2010 French Open Men's Final: What Would a Win Mean For Rafael Nadal's Future?

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2010 French Open Men's Final: What Would a Win Mean For Rafael Nadal's Future?
Clive Brunskill/Getty Images

Winning Paris used to be almost a guarantee for Rafael Nadal, but injuries and a shocking loss last year have provided us with just enough doubt to make this final both mouth-watering and terrifying.

Also, this is the first final since Nadal's maiden slam win in which he has not faced one Roger Federer across the net.  The soothing knowledge in the somewhat predictable, yet remarkably effective strategy against his greatest rival is gone.

Now Rafa must look deep inside himself and his game to find what it takes to beat someone with a not-so-obvious strategy.

But what does winning Paris mean? 

Well, beyond winning his fifth title at Roland Garros, and his seventh overall, it's mostly about being a champion again and the confidence it brings to your game and your psyche.

We all saw what Rafa's Australian Open win did for him last year.  Had injuries not derailed him, it could have been a profoundly historic year.

But a year's pain on and off the court have helped mold Rafa into a better and possibly hungrier player.  Someone who knows now that time can be taken away from anyone.  One has to only look to Gustavo Kuerten to see how an injury can take a great career away.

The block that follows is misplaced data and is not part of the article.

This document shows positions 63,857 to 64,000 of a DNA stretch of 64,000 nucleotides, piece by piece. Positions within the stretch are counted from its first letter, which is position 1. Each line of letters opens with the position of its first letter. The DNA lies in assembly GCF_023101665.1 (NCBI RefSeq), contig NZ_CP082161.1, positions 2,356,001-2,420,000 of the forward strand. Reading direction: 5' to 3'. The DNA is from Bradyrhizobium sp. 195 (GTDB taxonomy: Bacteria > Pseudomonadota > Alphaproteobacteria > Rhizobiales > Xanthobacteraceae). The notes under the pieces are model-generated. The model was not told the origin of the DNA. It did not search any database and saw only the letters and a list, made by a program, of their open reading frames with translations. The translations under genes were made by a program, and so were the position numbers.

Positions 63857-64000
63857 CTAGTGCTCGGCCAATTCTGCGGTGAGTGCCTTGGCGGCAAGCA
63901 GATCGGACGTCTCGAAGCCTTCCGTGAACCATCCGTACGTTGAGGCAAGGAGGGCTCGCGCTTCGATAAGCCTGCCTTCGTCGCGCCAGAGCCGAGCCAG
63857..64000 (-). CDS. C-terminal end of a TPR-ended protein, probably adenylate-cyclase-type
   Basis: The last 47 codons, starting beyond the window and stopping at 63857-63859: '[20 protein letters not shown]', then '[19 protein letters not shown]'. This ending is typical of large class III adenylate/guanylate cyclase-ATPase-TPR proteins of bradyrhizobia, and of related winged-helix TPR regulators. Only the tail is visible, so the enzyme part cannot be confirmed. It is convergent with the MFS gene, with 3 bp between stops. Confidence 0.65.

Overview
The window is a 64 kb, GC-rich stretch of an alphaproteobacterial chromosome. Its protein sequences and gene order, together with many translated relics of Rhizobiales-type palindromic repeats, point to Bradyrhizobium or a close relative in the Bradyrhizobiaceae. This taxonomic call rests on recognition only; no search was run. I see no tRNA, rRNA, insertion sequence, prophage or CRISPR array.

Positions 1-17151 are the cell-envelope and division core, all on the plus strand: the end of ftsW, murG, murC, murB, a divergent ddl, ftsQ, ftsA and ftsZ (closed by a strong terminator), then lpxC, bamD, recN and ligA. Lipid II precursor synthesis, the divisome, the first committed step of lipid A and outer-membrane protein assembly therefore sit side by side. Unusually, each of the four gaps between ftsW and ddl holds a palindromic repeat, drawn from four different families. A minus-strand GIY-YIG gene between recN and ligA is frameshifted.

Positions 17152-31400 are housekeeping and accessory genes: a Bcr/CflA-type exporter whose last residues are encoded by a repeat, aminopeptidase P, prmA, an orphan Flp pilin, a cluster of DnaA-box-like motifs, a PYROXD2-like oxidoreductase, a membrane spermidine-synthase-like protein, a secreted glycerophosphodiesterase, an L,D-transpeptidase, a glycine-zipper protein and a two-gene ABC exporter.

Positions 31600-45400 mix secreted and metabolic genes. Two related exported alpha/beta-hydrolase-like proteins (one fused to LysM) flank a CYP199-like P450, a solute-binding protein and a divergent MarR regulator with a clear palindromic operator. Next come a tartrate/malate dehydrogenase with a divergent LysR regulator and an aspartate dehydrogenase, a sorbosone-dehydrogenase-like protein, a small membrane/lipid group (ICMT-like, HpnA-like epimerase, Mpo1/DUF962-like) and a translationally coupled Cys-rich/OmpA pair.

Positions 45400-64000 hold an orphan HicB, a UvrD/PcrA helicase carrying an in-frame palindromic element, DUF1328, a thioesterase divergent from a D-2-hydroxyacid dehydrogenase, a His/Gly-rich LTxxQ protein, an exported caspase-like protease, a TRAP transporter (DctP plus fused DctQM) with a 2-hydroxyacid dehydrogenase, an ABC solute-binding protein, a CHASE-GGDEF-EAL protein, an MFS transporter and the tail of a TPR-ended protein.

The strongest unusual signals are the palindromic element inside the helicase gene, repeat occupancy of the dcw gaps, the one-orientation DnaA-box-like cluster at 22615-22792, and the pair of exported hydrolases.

This year, more than most, will show us what direction Rafa's career may take over the next 4-5 years.  Sidestepping injury possibilities for a moment, a win today would be in some ways as remarkable as any he's had in his career thus far.

It's a win after so much pain.  A win that shows he can do it again when some, possibly even himself, may have doubted that it could happen again.

It's a step further toward what I like to call the Elite Legends Plateau which is ten slam wins or more. 

I'm not saying now that if Rafa wins today that he will win Wimbledon or even the U.S. Open, but it will certainly boost his confidence towards the rest of the season and provide him with a measure of certainty and confidence in his abilities to beat someone not named Roger Federer in one of tennis's most hallowed events.

I think we can all appreciate Soderling's game and his ascension towards the top of the game, but I think many must appreciate even more and applaud any player who overcomes pain of any kind to win again.  It shows heart.  It shows courage, and most of all it shows all of the things that Rafa is known for.  It's not just his game.  It's so much more than that.  We should all cheer him for that.  Vamos!

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